I’ve rather neglected this space as a blog (which is how it began life), and inadvertently turned it into an index of articles and reviews I’ve had published elsewhere.
Not my intention.
So I thought I’d write a few words on what I’ve been up to this year, the excellent books I’ve read plus progress on Starborn and its sequel.
Back in January, I started writing for the Waterstones Blog, a great excuse to get thinking about all sorts of creative topics. I’m a firm believer that every word etched onto paper or screen contributes to making us better writers…and I hope this is indeed the case because for the first time in several years, I’ve written more non-fiction than fiction. I’ve also been writing for Fantasy Faction, a massive online community celebrating all things fantasy – unsurprisingly I feel right at home there.
Re my own stuff: I’m expecting edits back on Starborn next month and I’m looking forward to working on it again after a self-imposed hiatus. It’s so tempting to open the document and tweak stuff here and there, but I’m trying not to. (Ok, I may have opened it a few times….) I put together some info for the cover brief a couple of months ago and can’t wait to see what the art team come up with. I think the whole actually-getting-published thing will feel more real when the book has a cover. I’ve also set myself the fairly unscary target of 1000 words a day on book 2 in order to make a serious attempt at getting it off the ground. I’ve built up a pile of notes already, but as a gardener (in George R. R. Martin’s terminology), I have to start writing before anything will grow.
I’ve signed up to 3 conventions this year (Nine Worlds, Loncon & FantasyCon). I am a total novice when it comes to con-going, so I’m hoping someone pro will take pity and show me the ropes. I’d love to meet a few of those I
stalk talk to on Twitter. In the meantime, I’m selling books at a Ruby Wax event this Wednesday night for Waterstones, trying to decide what to get Dad for his 67th birthday this week, and going to my first ever wedding (of people I actually know) in June.
I’ve also just come back from 6 days in the Loire Valley, France. I visited a lot of châteaux, the most fascinating of which was Brézé. It’s described as a château under a château and indeed the castle was built atop a vast network of troglodyte dwellings. There was a great deal to explore, but also many roped-off areas which of course I found darkly alluring. I kept wondering what secrets the earth hid and thinking of the people who lived below ground many hundreds of years ago. I posted some of this musing on Tumblr.
Some great books have been published this year, so many that I’m struggling to keep up with all the new releases in genre. Then there’s the Hugo nominated works. While I don’t want to get into a discussion re the nominations, there are a few novels I now need to read before voting time.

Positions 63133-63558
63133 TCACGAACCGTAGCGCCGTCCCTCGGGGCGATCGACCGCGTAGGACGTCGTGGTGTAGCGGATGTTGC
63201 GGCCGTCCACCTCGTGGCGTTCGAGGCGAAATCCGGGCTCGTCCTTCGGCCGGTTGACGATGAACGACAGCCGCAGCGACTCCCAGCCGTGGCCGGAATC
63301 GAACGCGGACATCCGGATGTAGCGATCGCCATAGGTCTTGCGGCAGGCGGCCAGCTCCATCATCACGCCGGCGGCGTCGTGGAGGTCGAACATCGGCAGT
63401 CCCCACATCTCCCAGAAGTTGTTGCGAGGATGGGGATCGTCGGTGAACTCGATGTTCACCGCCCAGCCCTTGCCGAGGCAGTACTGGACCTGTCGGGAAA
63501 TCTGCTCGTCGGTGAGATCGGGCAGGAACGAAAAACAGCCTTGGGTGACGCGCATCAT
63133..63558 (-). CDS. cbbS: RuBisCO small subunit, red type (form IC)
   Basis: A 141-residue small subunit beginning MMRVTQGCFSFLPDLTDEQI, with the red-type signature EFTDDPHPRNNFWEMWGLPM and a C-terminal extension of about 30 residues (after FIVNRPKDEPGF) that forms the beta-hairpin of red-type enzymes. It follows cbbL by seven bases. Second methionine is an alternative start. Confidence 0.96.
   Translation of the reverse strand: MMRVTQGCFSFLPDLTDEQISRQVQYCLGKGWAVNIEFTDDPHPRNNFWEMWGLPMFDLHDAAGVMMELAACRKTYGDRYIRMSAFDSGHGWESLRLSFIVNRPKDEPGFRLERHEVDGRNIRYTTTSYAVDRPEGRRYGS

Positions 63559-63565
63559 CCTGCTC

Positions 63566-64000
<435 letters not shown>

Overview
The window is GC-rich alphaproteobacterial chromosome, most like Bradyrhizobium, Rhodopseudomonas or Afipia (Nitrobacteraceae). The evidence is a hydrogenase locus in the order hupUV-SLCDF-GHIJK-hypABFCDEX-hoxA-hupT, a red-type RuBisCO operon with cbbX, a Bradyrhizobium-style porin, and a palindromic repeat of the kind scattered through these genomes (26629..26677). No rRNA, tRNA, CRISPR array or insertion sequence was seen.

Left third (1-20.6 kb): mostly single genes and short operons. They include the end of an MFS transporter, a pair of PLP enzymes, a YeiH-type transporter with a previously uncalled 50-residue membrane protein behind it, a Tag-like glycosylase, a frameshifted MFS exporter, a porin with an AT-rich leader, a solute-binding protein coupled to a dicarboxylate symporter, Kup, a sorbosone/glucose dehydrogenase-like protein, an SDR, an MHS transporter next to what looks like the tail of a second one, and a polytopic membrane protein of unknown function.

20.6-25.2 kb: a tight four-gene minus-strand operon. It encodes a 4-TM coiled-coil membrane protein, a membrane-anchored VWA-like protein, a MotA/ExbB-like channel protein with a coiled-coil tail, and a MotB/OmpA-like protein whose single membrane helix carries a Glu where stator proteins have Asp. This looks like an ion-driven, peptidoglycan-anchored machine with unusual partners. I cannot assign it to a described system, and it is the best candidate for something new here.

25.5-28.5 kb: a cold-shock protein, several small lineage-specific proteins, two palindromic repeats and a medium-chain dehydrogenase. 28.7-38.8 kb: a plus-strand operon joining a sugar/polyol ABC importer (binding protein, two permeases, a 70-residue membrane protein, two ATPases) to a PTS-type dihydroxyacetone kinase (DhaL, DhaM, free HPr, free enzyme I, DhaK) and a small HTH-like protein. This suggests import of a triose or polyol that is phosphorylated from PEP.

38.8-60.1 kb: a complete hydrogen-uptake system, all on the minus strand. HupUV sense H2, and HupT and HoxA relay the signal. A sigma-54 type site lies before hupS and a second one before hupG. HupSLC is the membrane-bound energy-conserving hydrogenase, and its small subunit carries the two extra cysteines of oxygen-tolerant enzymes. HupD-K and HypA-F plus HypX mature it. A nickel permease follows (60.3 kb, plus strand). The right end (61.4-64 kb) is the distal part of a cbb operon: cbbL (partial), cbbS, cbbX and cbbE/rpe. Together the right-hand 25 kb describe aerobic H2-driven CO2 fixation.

Here are some books I’ve burrowed through this year, most of which I heartily recommend.
Den Patrick – The Boy with the Porcelain Blade, which has the honour of being the first book of the year I could not put down. I tore through an ARC from Gollancz in about 48 hours.
Sebastien de Castell – Traitor’s Blade. Another book with blade in the title and similar in some ways to the above. But really this is a celebration of Dumas. It’s swashbuckling, charming and thoughtful in equal measure.
Joanne M. Harris – The Gospel of Loki. Can’t say I’d recommend this, as definitely one of the weaker offerings. But it’s fairly readable.
Susan Cooper – The Dark is Rising Sequence. I am so late to the party. Thanks to colleagues at work, I am now a certified Cooper fan, having enjoyed the series immensely. (The link leads to an article on children’s fantasy, where I briefly discuss Cooper’s first two books).
Liz de Jager – Banished. YA fae is slightly out of my comfort zone, but this was a solid début with a fun MC.
Jen Williams – The Copper Promise. Another superb début. I loved the characters and the flying pace of the story. A well-written eulogy to roleplaying games like D&D.
Lord Dunsany – Wonder Tales. My first foray into Dunsany’s marvellously imaginative prose. The link leads to an article which discusses two of his short stories in the context of fantasy-as-escapism.
Laini Taylor – Dreams of Gods and Monsters. Read it. A wonderful and fitting finale to an expertly-crafted trilogy. Enough said.
Trudi Canavan – Thief’s Magic. A good read with a few blips.
Currently reading: The Oversight by Charlie Fletcher.
So still a lot to look forward to this summer. Now I had better get on with those 1000 words…